My King of Kings! Story Four

A Vacation Bible School Curriculum by Barry McWilliams
an ordained minister in the Presbyterian Church in America

Daily Theme: God will bring judgment on those whose hearts persist in unrepentance and rebellion against Him.

Bible Lesson: Daniel 5: How a rebellious and unrepentent king was judged.

[Teaching method: dramatic storytelling]

Summary: The supernatural hand writing on the wall - announces God's judgment [the immediate fall of Babylon] - at the height of a sinful king's rebellion and mockery of God, - a prelude to the final judgment when God will come again in Glory and overthrown all man's attempts at kingdom.

This chapter covers events which happened on one night. Already defeated by the Medo-persians, Belshazzar is holed up in his fortress, besieged by the armies of Cyrus, under General Darius.

In telling this story, without any visual props or teaching aids, you are being presented a real challenge.

Here is a tale full of atmosphere and charged with tension. There is a lot of dramatic elements that will call upon skillful use of storytelling techniques.

You will want to spent a lot of time with this story.

"Allow time each day over a period of at least 2 to 3 weeks to make a new story your own."

"Live with your story until the characters and setting become as real to you as people and places you know. You must know it so well that it can be told as if it were a personal reminiscence."

"Visualize the happenings as though you were seeing and experiencing them. Imagine sounds, tastes, scents, colors. Only when you see the story vividly yourself can you make your audience see it."

"Read the story from beginning to end several times, first for pleasure, then with concentration. Analyze its' appeal, the word pictures you want your listeners to see, the mood you wish to create."

"Learn the story as a whole rather than in fragments. Master the structure of the story. Perceive the story line:

If simplifying or adapting a story, Do not alter the essential story line.

"Note how the action starts, how it accelerates, how and where the transitions occur. Note sequences of names and events."

"Master the style of the story. To retain the original flavor and vigor, memorize rhymes of characteristic phrases which recur throughout the story. Observe the sentence structure, phrases, unusual words and expressions. "

But in the end it is most important that you should tell it in your own words with sincerity and gravity.

Practice, practice, practice!!

[Quotes from Baker and Greene, Storytelling: Art and Technique, pp. 43-49]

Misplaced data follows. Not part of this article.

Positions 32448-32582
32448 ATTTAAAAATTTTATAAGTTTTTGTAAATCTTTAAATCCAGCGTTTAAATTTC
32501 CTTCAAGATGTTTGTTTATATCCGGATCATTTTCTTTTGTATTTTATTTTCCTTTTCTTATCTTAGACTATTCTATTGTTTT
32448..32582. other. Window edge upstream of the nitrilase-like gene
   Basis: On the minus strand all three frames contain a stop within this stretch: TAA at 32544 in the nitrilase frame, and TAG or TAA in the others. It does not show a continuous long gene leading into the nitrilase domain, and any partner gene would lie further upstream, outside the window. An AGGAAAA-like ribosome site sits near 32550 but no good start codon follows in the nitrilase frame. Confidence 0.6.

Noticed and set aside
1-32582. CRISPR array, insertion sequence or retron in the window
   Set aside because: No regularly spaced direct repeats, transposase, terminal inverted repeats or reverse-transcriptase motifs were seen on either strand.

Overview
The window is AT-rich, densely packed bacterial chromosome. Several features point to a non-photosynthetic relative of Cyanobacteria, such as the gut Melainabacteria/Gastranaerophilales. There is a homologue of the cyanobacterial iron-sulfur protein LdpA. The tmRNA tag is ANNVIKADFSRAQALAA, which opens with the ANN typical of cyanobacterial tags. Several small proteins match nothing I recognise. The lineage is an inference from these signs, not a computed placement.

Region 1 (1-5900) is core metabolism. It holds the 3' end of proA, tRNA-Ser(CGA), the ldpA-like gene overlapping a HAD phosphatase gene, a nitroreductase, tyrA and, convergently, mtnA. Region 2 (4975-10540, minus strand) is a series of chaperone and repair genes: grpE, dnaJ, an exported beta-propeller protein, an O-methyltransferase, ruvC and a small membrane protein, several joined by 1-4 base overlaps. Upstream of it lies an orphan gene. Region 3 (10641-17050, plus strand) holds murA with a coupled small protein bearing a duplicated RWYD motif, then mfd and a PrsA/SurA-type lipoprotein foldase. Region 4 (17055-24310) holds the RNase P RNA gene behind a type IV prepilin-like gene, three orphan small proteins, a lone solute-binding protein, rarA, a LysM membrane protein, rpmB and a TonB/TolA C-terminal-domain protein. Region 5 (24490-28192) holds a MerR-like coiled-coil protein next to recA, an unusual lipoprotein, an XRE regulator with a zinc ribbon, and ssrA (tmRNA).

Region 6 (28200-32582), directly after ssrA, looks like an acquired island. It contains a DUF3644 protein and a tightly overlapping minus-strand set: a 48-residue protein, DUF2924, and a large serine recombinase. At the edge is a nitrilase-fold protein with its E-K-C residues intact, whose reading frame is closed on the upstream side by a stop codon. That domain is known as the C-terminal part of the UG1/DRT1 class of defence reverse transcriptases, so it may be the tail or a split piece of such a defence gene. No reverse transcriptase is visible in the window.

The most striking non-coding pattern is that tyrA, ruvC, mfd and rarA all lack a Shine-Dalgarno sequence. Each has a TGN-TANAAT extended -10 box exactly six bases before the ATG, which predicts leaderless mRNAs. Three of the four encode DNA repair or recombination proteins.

The Great Banquet In a surrounded city The Hand "writing" The search for a "reader" A long forgotten "reader" found: Daniel speaks: Belshazzar's "offer" refused The writing on the wall read Belshazzar slain


The Story begins and ends with an Unfrightened king - who ought to have been very frightened.

Ironically he was frightened by what he didn't know, when he should have been concerned by what he did know. The final tragedy is that he failed to fear God even when judgment lay at his gates. The point of this story is that we have good reason to be frightened as sinners because of God's coming judgment. It is foolishness to not repent and seek forgiveness. Judgment will come. The sin of Belshazzar is focused in the story on the image of the misuse of the Temple cups. His mocking use of them is the symbol of his setting himself up against God.

The tension builds with the hand "writing" Who wrote it! What does it say! Why! The king's fright adds to the suspense. The magnificent offer made, but unclaimed, the remembering and search for a forgotten "wise man", heightens the tension further. Daniel's refusal of the king's honors sets up a grave tone for the interpretation. This is bad news! The account of what God did to Nebuchadnezer builds this tone further. "You knew this! but you misused the Lord's cups"

The climax is in understanding those mysterious words. Taken literally - "Your days are numbered. You are weighed and found wanting. Your kingdom is divided."

You need to really grasp the characters in this tale

Here are some points you will want to deliver:

© 1988 Barry McWilliams and Mission Church Fellowship,
Hypertext Version © 1996 Barry McWilliams
For Permission to reproduce and use these materials and other information
Contact Barry McWilliams at